It is easy to tell which files are patches you can use and which are not by the file extension. The real patches end in .patch and they are the only ones you should try to apply to your site.

More information

See also Interdiffs! How to make them, and why they are your friends.


Codenator’s picture

When I try after step 5 apply new.patch I got an errors
p.s. I work on windows

Alan D.’s picture

If you already have the patch created, try switching back to the main branch and creating the new branch from there and then applying the patch. Otherwise you will get conflicts trying to apply the updated patch to the updated code (from the original patch).

pfrenssen’s picture

You can create an interdiff between two patches without switching to a different branch by doing some git trickery:

Easy mode: git revert HEAD --no-commit

  1. Apply and commit the first patch.
    $ git apply --index 123456-1.patch
    $ git commit -m "Patch 123456-1."
  2. Revert the patch without committing it. This will just update the working directory.
    $ git revert HEAD --no-commit
  3. Now we can apply and commit our second patch and generate the interdiff.
    $ git apply --index 123456-2.patch
    $ git commit -m "Patch 123456-2."
    $ git show > interdiff.txt

Hard mode: using staging area as temporary storage

If you want to train your git-fu, here is another interesting way of generating interdiffs:

  1. Apply and commit the first patch.
    $ git apply --index 123456-1.patch
    $ git commit -m "Patch 1."
  2. Reset the staging area to the previous commit without moving HEAD. If a path is specified to the git reset command it will not switch branches. By using a period for the path we instruct to reset all files.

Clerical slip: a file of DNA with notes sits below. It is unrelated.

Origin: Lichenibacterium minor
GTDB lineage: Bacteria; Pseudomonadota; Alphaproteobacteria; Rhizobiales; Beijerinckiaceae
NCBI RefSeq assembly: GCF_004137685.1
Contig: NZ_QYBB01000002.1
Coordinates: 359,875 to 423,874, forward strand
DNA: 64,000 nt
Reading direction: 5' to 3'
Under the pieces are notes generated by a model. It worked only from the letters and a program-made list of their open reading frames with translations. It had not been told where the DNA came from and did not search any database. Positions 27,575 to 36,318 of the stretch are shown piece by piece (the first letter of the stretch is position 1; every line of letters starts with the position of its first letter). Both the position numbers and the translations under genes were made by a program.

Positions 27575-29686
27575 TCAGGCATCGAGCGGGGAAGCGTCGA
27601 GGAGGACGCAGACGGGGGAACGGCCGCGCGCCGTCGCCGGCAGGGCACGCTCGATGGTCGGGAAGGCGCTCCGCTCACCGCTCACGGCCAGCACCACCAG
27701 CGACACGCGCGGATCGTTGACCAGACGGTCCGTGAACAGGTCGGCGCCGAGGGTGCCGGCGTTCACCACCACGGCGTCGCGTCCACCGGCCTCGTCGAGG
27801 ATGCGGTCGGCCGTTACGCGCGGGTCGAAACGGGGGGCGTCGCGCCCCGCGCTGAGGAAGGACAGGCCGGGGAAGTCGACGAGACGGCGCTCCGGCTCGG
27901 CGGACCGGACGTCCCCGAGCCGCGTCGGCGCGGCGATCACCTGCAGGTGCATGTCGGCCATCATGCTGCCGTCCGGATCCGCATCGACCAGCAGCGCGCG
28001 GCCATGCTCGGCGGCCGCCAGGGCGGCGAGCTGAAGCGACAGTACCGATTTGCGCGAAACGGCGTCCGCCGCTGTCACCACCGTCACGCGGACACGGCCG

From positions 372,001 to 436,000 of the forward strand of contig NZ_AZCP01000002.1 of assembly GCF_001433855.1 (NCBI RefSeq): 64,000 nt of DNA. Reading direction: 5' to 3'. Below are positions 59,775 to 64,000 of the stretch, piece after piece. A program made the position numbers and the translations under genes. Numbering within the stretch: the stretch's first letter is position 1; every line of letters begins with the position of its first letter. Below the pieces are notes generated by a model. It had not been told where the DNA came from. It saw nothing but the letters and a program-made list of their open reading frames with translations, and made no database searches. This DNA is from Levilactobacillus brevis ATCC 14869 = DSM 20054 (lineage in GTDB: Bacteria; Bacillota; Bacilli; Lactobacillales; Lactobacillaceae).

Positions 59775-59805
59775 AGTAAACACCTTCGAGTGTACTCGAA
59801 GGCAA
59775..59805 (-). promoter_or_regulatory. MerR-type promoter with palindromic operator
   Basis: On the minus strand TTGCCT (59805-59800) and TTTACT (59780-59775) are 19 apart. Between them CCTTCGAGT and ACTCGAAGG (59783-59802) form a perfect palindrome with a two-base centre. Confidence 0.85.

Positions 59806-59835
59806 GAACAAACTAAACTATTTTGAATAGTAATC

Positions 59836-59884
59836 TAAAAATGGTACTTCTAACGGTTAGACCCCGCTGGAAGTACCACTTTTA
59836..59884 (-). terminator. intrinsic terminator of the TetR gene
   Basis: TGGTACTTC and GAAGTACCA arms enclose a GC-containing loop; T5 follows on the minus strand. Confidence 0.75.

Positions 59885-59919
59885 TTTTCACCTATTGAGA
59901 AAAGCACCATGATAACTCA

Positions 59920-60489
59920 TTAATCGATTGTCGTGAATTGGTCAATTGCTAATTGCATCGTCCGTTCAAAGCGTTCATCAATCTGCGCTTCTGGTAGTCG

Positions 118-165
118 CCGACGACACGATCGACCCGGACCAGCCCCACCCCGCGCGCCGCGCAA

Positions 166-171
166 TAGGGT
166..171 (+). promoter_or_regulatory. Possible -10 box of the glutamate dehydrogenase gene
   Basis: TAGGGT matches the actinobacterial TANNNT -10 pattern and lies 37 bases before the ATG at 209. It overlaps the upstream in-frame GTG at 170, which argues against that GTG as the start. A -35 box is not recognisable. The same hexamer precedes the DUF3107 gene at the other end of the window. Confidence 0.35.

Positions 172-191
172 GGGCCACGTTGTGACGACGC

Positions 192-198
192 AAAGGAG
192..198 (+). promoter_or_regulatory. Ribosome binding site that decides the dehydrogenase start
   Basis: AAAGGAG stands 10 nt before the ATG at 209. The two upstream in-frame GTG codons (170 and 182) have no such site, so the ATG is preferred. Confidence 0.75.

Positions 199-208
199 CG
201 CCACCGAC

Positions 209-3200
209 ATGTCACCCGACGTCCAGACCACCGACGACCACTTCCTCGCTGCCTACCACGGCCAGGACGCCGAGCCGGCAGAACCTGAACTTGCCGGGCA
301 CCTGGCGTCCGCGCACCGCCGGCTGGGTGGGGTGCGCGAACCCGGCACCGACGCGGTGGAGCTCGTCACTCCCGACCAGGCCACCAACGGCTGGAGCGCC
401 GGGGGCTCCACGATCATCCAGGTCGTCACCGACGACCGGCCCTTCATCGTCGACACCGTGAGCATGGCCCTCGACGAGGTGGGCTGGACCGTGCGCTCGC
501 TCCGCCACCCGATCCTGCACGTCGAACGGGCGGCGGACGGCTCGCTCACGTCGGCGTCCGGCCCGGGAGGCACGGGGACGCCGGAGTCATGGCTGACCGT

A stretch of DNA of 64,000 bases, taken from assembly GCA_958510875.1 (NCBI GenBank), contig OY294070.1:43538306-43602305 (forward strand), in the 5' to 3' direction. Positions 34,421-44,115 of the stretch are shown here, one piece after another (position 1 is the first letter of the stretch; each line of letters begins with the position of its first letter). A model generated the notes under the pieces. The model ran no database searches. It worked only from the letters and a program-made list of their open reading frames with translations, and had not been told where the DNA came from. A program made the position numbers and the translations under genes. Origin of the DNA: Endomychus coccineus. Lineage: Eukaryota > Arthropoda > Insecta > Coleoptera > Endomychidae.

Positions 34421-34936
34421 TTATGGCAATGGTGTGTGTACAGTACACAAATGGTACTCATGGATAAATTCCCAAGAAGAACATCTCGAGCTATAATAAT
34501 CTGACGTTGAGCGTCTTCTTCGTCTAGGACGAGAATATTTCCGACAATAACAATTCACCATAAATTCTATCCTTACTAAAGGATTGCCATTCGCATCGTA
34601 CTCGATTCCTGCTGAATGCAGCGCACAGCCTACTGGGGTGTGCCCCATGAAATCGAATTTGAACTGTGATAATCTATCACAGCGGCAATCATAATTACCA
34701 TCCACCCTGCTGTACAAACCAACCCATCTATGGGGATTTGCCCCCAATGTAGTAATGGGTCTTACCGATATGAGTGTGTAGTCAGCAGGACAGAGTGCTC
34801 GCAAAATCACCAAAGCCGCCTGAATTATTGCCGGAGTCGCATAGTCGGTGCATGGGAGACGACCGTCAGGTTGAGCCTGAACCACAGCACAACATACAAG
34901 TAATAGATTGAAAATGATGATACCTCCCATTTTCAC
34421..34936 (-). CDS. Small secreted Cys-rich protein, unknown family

$ git reset HEAD^ .
  3. Our HEAD still points to the current commit, and our staging area has been reset to the previous commit. Git has not touched the actual files in the working directory, so the files still have the first patch applied. The staging area contains the code we want, so we need a way to revert the working directory without losing the staging area. We can use the stash for this.
    $ git stash --keep-index
  4. Now we can apply and commit our second patch and generate the interdiff.
    $ git apply --index 123456-2.patch
    $ git commit -m "Patch 123456-2."
    $ git diff HEAD^ > interdiff.txt
  5. You might want to get rid of the stashed code:
    $ git stash drop
karla2627’s picture

Thank you for your help.

rooby’s picture

A very quick alternative that works well in some situations is this.
This is to get a patch from make some changes and create a new patch and interdiff.

I have a drupal core checked out at latest dev that I use to create patches and I find it works well if you have been working on changes to a patch on an existing website and want to quickly create a new patch with your changes.

  1. git pull
  2. wget old-patch-name.patch
  3. git apply --index old-patch-name.patch
  4. rm old-patch-name.patch
  5. git add -A
  6. make new changes
  7. git diff > interdiff-[issue_id]-[old_comment_number]-[new_comment_number].txt
  8. mv interdiff-[issue_id]-[old_comment_number]-[new_comment_number].txt /somewhere/else/
  9. git add -A
  10. git diff --staged > [project_name]-[short-description]-[issue-number]-[comment-number]-[drupal-version].patch
  11. mv [project_name]-[short-description]-[issue-number]-[comment-number]-[drupal-version].patch /somewhere/else/
  12. git reset --hard
Sivaprasad C’s picture

Thank you for your help.